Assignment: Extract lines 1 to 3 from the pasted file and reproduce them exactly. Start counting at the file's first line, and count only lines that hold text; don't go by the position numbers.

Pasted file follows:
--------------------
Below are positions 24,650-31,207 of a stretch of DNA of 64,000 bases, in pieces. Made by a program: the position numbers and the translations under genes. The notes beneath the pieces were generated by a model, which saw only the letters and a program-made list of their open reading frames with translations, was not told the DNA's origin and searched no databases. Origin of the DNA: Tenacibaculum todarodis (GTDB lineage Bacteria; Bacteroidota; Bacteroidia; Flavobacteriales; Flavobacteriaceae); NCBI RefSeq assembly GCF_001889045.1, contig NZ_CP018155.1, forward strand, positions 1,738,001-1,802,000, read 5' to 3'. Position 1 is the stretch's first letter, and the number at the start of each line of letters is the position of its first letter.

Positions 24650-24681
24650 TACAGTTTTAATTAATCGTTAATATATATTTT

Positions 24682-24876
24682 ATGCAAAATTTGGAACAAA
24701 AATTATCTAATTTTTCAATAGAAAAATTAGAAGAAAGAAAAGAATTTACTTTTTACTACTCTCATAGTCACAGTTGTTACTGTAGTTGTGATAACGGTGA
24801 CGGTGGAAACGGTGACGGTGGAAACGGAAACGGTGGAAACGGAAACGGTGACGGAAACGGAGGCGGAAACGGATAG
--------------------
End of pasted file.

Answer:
Below are positions 24,650-31,207 of a stretch of DNA of 64,000 bases, in pieces. Made by a program: the position numbers and the translations under genes. The notes beneath the pieces were generated by a model, which saw only the letters and a program-made list of their open reading frames with translations, was not told the DNA's origin and searched no databases. Origin of the DNA: Tenacibaculum todarodis (GTDB lineage Bacteria; Bacteroidota; Bacteroidia; Flavobacteriales; Flavobacteriaceae); NCBI RefSeq assembly GCF_001889045.1, contig NZ_CP018155.1, forward strand, positions 1,738,001-1,802,000, read 5' to 3'. Position 1 is the stretch's first letter, and the number at the start of each line of letters is the position of its first letter.

Positions 24650-24681
24650 TACAGTTTTAATTAATCGTTAATATATATTTT